Public hunts would be more cost-effective

By Freedom Newspapers

Two federal agriculture agents were killed June 1 when their plane crashed as they were shooting wildlife in Wayne County, Utah. This was the 26th such crash, and the 10th and 11th fatalities, that have happened during aerial gunning since 1979. Another 27 people have been injured while shooting animals from airplanes or helicopters.

Gunners have taken to the sky twice in the past year in the Rio Grande Valley in Texas, both times to reduce the numbers of nilgai antelope running wild. The U.S. Department of Agriculture Wildlife Services reports that it kills more than 1.5 million animals a year, including bobcats, badgers, foxes, wolves and even regular housecats. The program costs U.S. taxpayers about $100 million a year, and an average of one airplane or helicopter, with at least one injury or death, crashes per year.

One would think officials would recognize there are better ways to control these animals.

The practice is inherently risky, since the pilots fly low to get near the animals and often are distracted. Pilots focusing their attention on the animals they are chasing have flown into trees, power lines and even land formations.

Some 27 environmental and wildlife advocacy groups are petitioning the USDA to stop the practice. We agree. It seems the most costly and least efficient method to reduce animal populations.

Smaller animals like those mentioned above could be rounded up with traps and disposed of more effectively and humanely than shooting at them from the sky, which probably results in many nonfatal hits that only leave the animals injured and suffering, and susceptible to infection or attack by predators and scavengers.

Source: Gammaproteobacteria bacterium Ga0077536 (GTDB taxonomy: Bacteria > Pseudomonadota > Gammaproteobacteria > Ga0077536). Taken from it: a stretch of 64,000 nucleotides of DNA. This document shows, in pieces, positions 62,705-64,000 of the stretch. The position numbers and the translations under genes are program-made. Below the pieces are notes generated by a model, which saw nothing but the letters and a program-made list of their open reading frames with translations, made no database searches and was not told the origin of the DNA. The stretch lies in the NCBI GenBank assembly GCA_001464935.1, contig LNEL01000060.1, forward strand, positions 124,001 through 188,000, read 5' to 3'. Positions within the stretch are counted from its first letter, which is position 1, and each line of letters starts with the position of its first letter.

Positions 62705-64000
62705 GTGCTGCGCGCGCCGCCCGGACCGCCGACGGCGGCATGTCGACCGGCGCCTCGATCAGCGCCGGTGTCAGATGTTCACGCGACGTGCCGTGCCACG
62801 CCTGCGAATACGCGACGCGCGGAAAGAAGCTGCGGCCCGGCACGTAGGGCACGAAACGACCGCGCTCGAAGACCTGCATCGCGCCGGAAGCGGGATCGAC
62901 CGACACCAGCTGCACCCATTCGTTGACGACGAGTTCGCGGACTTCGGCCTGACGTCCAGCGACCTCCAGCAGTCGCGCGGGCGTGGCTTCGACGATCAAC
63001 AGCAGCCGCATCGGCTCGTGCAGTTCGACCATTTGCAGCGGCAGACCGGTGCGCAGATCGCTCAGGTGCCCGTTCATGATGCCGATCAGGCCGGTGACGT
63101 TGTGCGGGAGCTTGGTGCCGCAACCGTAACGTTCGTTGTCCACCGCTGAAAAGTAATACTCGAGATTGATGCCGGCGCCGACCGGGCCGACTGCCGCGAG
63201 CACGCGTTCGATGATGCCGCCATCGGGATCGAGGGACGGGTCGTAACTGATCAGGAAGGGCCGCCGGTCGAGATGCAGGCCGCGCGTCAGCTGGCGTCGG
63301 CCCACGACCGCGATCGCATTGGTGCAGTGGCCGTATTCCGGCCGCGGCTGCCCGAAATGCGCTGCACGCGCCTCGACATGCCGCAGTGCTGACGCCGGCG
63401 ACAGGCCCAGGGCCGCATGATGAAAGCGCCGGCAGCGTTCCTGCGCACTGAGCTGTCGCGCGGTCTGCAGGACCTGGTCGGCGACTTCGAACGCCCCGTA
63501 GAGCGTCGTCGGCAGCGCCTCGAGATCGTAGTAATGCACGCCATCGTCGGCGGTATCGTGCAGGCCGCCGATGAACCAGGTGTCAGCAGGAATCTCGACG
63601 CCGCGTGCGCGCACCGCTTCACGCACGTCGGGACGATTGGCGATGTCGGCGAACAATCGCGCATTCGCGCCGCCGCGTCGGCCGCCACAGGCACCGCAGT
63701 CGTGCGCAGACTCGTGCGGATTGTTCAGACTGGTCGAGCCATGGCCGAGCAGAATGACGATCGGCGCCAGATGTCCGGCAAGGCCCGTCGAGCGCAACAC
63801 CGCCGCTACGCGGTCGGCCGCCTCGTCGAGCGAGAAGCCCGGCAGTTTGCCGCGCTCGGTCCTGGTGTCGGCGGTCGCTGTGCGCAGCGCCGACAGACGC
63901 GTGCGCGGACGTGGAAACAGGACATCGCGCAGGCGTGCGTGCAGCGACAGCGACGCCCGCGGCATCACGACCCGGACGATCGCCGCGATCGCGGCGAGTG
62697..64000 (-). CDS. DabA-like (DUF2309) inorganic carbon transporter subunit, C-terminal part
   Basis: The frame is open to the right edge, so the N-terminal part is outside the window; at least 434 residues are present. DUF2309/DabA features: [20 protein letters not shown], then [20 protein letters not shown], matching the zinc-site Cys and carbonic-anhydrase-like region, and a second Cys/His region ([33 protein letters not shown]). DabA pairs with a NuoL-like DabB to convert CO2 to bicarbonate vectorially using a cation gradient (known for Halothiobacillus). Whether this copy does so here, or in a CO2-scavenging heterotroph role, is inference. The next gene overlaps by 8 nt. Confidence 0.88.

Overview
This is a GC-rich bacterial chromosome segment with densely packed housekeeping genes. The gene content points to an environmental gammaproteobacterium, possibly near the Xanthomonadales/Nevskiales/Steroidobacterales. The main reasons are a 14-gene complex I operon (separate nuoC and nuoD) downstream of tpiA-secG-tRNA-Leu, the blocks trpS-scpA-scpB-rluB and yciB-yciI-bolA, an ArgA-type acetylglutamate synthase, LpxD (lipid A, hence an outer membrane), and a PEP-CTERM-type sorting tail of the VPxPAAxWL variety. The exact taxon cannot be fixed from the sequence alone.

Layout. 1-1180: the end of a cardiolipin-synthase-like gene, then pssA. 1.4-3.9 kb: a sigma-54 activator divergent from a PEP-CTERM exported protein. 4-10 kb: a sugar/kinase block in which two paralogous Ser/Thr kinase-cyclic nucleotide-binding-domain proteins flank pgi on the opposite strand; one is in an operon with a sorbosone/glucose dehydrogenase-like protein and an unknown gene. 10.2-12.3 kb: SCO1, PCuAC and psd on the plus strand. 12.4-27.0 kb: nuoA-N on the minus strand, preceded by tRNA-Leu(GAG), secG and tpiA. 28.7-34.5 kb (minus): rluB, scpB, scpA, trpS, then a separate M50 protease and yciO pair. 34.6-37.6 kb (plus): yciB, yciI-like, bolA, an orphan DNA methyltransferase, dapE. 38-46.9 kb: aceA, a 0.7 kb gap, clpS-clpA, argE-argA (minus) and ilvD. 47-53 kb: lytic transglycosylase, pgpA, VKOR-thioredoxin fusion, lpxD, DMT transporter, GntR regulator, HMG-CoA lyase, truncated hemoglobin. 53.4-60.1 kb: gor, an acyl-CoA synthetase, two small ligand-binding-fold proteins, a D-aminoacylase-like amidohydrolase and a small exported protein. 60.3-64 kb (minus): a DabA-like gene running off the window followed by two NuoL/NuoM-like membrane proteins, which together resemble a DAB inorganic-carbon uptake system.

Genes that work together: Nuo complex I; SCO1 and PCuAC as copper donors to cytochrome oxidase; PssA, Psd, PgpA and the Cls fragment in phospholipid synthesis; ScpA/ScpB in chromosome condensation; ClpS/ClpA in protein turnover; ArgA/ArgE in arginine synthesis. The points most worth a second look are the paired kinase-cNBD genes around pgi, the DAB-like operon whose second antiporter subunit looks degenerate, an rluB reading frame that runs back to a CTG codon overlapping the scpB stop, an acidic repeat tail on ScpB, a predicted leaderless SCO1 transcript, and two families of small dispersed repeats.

A better option exists for culling herds of larger animals like the nilgai gunned down in Texas and elk at Rocky Mountain National Park that recently were hunted at night by government sharpshooters using military weapons that included silencers and night-vision scopes.

It should be quite simple to hold public hunts for the animals; countless hunters would pay good money for the chance to harvest one or two of the animals, which could provide several hundred pounds of meat for their families. In fact, public hunts already are held during December and January every year at the Laguna Atascosa National Wildlife Refuge.

Rather than cost taxpayers money, public hunts generate revenue, not only for federal and state wildlife agencies but for the areas in which the hunts are held. Hunters spend money at area sporting goods stores, restaurants and hotels.

Addressing overpopulated wildlife numbers through public hunts would generate revenue rather than cost taxpayers millions, and eliminate the high-risk, low-percentage aerial hunts that already have cost nearly a dozen lives and more than two dozen other casualties. It would seem an obvious, logical option.

Maybe it’s too logical for the folks working for our government.